Tuesday, 30 December 2008

Toros a la Tica

Having not had our fill of farmyard animals, Colin thought he would find out whether he was allergic to bulls as well as horses. So yesterday, we went to see Toros a la Tica. Las corridas (literally: the runnings) of the bulls is the Costa Rican answer to bullfighting. This event takes place in many locations around Costa Rica, but at this time of year the main event is at the Fiestas San Jose (which opened on the 25th December and ends on the 4th January). Toros a la Tica is very popular and is shown live on national television.

Fiestas San Jose is a huge party with fairground rides, megabars, concession stands and of course Toros a la Tica, which takes place in Zapote on the other side of San Jose to where we live. To get there we had to take a bus into central San Jose and then another bus out to Zapote. Total cost one way, for one person, was 480 colones – a bargain considering that parking at the Fiestas costs between 2500 and 7000 colones. We weren’t quite sure where to get off the bus in Zapote but it became obvious when we saw the cordoned off roads, police officers and tall structures of fairground rides.

We arrived shortly before 12 noon, and as we wandered through the quiet fairground – most of the stalls were still closed or just opening - we saw a queue forming at the boleteria (ticket office) of the redondel (bull ring). So we joined it without knowing how long we would have to stand there.

Fortunately for us, the ticket office opened shortly after 12 noon and the queue started to move. Upon reaching the front of the queue we encountered an improbably small and low down hole in the wall (you had to bend down and even then it was difficult to see the person you were talking to). We managed to get our tickets for the afternoon toros without a problem, they cost 5000 colones each.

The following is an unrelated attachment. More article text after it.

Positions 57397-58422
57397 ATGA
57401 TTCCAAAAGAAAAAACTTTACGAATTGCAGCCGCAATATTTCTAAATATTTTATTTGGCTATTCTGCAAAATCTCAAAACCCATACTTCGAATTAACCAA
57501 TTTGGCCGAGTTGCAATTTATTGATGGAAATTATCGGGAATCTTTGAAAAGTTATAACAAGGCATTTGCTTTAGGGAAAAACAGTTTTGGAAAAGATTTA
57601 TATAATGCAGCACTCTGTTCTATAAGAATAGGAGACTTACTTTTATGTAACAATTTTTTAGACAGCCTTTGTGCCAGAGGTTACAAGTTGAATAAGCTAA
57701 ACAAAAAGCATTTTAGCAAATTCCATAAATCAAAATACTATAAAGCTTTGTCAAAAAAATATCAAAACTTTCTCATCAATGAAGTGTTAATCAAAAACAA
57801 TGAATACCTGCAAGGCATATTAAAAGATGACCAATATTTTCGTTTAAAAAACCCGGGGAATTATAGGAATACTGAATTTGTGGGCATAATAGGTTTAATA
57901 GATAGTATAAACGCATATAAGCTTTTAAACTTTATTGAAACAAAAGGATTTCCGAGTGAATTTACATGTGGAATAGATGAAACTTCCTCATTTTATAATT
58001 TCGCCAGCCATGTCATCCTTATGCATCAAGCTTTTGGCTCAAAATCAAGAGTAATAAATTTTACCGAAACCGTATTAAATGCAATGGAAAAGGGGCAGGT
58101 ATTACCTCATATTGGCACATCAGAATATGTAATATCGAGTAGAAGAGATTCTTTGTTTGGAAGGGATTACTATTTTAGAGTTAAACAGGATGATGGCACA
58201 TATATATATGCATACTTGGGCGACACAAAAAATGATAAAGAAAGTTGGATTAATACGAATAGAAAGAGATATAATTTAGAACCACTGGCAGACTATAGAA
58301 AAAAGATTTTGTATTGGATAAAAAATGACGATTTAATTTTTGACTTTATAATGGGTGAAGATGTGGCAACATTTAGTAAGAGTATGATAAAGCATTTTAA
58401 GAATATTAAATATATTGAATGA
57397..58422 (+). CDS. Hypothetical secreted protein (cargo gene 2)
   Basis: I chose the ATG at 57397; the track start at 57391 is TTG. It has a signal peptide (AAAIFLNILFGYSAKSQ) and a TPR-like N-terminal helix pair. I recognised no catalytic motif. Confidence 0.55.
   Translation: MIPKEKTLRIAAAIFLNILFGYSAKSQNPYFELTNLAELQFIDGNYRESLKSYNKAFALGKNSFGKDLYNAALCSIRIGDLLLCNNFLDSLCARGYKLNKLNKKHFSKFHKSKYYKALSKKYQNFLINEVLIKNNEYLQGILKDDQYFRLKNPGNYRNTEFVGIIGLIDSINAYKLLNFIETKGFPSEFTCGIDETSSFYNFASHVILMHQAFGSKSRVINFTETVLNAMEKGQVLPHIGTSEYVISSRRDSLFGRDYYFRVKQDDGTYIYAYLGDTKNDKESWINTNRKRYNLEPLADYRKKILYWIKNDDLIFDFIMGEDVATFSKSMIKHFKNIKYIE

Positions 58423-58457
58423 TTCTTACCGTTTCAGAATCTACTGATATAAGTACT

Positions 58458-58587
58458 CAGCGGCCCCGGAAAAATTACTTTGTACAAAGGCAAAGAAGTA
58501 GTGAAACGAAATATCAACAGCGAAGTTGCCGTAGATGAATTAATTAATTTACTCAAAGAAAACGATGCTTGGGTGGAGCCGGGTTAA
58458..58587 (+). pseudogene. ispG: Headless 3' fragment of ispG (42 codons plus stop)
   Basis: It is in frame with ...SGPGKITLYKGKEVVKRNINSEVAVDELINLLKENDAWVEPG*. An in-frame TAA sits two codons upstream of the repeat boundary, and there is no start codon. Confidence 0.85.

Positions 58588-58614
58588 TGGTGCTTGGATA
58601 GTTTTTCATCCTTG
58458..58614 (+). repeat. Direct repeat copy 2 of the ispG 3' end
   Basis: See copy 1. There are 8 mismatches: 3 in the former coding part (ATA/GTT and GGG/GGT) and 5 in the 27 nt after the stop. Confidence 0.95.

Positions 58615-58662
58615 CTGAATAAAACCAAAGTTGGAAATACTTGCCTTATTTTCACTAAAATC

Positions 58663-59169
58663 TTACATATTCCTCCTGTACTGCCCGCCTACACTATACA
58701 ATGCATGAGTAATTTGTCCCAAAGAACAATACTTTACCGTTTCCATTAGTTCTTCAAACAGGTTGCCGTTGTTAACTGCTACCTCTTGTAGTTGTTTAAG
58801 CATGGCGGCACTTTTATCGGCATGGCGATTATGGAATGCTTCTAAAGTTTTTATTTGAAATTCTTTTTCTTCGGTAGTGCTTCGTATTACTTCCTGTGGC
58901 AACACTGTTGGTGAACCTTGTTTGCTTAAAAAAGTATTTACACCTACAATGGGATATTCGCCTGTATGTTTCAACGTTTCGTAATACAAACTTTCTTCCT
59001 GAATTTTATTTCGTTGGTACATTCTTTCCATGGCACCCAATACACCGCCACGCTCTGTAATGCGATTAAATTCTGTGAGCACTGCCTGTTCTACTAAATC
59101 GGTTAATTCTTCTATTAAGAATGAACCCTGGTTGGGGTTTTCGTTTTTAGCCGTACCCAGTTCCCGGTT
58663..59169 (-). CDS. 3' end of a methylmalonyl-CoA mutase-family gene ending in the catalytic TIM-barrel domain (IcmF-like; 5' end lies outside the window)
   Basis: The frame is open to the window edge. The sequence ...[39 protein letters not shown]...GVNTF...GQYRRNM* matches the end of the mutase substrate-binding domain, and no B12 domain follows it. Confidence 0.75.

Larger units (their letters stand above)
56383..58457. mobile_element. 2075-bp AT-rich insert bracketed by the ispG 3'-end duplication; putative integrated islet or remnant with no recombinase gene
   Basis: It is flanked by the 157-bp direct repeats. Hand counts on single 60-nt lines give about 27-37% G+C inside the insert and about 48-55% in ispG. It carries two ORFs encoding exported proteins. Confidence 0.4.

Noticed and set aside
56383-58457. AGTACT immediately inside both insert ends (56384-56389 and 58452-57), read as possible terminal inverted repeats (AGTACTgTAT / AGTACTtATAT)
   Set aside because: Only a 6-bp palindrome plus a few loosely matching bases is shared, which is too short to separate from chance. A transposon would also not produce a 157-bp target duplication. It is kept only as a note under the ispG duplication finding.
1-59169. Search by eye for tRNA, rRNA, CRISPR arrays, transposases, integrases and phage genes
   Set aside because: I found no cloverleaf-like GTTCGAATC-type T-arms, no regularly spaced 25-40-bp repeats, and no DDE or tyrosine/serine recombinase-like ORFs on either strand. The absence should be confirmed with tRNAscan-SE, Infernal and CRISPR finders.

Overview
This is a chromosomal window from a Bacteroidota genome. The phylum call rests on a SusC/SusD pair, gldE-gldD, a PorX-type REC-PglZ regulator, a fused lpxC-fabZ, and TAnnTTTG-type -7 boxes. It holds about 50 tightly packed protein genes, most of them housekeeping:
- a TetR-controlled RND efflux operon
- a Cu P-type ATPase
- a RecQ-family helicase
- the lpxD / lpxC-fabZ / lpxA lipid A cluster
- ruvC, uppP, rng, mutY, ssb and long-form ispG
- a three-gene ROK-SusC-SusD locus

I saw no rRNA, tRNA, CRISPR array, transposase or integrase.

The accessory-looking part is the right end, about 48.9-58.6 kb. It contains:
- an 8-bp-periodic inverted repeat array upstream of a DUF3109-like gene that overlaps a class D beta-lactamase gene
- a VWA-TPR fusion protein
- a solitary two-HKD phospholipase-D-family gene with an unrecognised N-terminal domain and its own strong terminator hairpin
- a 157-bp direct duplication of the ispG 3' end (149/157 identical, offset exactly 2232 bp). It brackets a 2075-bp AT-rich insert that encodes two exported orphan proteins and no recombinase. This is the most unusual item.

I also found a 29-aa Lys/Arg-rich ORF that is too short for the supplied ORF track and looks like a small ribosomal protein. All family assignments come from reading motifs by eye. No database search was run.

After leaving the fairgrounds in search of something to eat (we stumbled across the Zapote branch of Vishnu, a nice vegetarian eatery which has a branch in Heredia), we returned just before 2pm to find small queues at each of the entrances to the redondel. So once again we joined the queue without knowing how long we would have to stand there. Again, fortunately for us, the doors opened about 20 minutes after we joined the queue (just after 2pm).

When we entered the redondel we were greeted by about 8 rows of “seats” – somewhat like an amphitheatre where the “seats” are also the steps. We made our way to the top and sat down. In hindsight we’d have entered at a gate slightly further round the redondel so that we had a seat in the shade as it quickly became very hot. We dutifully applied more suncream, but being in the sun also meant that Colin had the opportunity/perfect excuse to buy a cowboy hat to provide some shade (Zoë had taken a hat with her).

I’m a cowboy. Howdy, howdy, howdy.

The first hour was filled with pasayos, oxcarts and a marching band from Guanacaste advertising the Fiestas in Santa Cruz in January. There were also some folk on horses (the horses appeared to be marking time – though Colin thought they were moonwalking), an announcer wearing yellow, and another guy dressed as a clown with a red nose. There was also a man in drag who arrived on an oxcart and made frequent appearances throughout the afternoon running with the bulls, acting as a cheerleader and jumping on and kissing men in the crowd after leading chants of “Beso, beso, beso” (“Kiss, kiss, kiss”), after which he would give them a prize of a stuffed toy.